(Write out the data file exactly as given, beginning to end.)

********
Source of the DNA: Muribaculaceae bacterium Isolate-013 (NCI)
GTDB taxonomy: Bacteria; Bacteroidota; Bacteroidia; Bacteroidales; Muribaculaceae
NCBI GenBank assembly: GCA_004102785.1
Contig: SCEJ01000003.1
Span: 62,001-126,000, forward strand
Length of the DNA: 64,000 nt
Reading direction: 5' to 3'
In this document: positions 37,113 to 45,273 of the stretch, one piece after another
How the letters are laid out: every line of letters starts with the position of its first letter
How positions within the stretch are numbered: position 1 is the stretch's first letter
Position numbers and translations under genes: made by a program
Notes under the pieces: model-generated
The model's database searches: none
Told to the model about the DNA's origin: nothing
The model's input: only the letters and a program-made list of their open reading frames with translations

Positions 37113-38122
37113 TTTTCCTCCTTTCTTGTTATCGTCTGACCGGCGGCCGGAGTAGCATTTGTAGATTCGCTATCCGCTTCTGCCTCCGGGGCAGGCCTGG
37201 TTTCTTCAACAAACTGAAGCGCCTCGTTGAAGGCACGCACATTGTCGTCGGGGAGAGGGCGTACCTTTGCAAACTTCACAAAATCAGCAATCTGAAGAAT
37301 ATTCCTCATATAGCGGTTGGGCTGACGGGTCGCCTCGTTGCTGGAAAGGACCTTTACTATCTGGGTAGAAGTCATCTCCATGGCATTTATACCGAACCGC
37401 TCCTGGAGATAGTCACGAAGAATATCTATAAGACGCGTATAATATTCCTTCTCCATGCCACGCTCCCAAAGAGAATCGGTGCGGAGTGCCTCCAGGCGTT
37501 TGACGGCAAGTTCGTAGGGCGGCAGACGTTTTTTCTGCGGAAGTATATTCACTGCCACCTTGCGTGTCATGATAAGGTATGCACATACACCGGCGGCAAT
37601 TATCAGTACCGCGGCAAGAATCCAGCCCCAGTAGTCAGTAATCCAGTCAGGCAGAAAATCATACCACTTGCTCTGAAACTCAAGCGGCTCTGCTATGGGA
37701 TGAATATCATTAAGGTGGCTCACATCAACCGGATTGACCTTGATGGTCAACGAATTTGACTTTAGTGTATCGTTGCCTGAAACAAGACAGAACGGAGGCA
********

Source of the DNA: Muribaculaceae bacterium Isolate-013 (NCI)
GTDB taxonomy: Bacteria; Bacteroidota; Bacteroidia; Bacteroidales; Muribaculaceae
NCBI GenBank assembly: GCA_004102785.1
Contig: SCEJ01000003.1
Span: 62,001-126,000, forward strand
Length of the DNA: 64,000 nt
Reading direction: 5' to 3'
In this document: positions 37,113 to 45,273 of the stretch, one piece after another
How the letters are laid out: every line of letters starts with the position of its first letter
How positions within the stretch are numbered: position 1 is the stretch's first letter
Position numbers and translations under genes: made by a program
Notes under the pieces: model-generated
The model's database searches: none
Told to the model about the DNA's origin: nothing
The model's input: only the letters and a program-made list of their open reading frames with translations

Positions 37113-38122
37113 TTTTCCTCCTTTCTTGTTATCGTCTGACCGGCGGCCGGAGTAGCATTTGTAGATTCGCTATCCGCTTCTGCCTCCGGGGCAGGCCTGG
37201 TTTCTTCAACAAACTGAAGCGCCTCGTTGAAGGCACGCACATTGTCGTCGGGGAGAGGGCGTACCTTTGCAAACTTCACAAAATCAGCAATCTGAAGAAT
37301 ATTCCTCATATAGCGGTTGGGCTGACGGGTCGCCTCGTTGCTGGAAAGGACCTTTACTATCTGGGTAGAAGTCATCTCCATGGCATTTATACCGAACCGC
37401 TCCTGGAGATAGTCACGAAGAATATCTATAAGACGCGTATAATATTCCTTCTCCATGCCACGCTCCCAAAGAGAATCGGTGCGGAGTGCCTCCAGGCGTT
37501 TGACGGCAAGTTCGTAGGGCGGCAGACGTTTTTTCTGCGGAAGTATATTCACTGCCACCTTGCGTGTCATGATAAGGTATGCACATACACCGGCGGCAAT
37601 TATCAGTACCGCGGCAAGAATCCAGCCCCAGTAGTCAGTAATCCAGTCAGGCAGAAAATCATACCACTTGCTCTGAAACTCAAGCGGCTCTGCTATGGGA
37701 TGAATATCATTAAGGTGGCTCACATCAACCGGATTGACCTTGATGGTCAACGAATTTGACTTTAGTGTATCGTTGCCTGAAACAAGACAGAACGGAGGCA